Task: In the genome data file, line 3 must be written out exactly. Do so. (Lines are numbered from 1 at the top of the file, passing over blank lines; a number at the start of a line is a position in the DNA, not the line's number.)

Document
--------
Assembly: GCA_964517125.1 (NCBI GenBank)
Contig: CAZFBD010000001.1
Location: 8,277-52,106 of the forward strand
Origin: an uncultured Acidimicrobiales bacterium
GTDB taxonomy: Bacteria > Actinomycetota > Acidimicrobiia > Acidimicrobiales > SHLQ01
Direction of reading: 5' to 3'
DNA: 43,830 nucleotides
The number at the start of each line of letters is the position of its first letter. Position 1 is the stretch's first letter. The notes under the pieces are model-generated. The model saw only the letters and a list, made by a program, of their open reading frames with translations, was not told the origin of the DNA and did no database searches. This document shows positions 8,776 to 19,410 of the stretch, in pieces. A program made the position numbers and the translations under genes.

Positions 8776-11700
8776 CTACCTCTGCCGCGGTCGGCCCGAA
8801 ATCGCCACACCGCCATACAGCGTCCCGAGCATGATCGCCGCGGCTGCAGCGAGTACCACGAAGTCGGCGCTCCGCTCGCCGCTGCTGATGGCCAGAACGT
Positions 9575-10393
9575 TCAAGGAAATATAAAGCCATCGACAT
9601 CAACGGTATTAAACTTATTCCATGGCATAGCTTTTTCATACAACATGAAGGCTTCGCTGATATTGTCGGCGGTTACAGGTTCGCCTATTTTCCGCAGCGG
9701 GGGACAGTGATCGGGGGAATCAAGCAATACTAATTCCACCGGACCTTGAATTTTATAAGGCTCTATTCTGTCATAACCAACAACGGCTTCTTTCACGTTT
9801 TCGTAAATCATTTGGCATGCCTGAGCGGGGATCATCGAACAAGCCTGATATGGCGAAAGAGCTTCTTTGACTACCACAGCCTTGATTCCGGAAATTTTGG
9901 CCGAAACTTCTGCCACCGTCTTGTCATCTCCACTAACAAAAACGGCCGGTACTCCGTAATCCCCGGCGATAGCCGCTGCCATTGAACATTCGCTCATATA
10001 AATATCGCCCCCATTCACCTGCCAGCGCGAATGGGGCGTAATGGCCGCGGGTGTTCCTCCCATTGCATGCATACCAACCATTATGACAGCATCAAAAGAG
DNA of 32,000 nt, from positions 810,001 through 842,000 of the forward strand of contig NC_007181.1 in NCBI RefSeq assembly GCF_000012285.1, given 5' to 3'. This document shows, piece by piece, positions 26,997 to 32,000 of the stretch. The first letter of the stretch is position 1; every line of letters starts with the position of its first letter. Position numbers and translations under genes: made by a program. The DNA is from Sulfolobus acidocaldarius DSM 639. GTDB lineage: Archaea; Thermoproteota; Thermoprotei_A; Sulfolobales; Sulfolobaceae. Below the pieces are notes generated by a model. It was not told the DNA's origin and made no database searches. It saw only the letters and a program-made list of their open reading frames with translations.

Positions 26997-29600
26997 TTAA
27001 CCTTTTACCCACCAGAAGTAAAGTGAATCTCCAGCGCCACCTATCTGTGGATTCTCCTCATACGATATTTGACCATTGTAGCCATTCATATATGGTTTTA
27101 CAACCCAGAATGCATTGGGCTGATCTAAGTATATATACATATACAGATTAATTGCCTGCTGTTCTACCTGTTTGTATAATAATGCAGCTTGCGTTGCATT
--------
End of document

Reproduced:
Location: 8,277-52,106 of the forward strand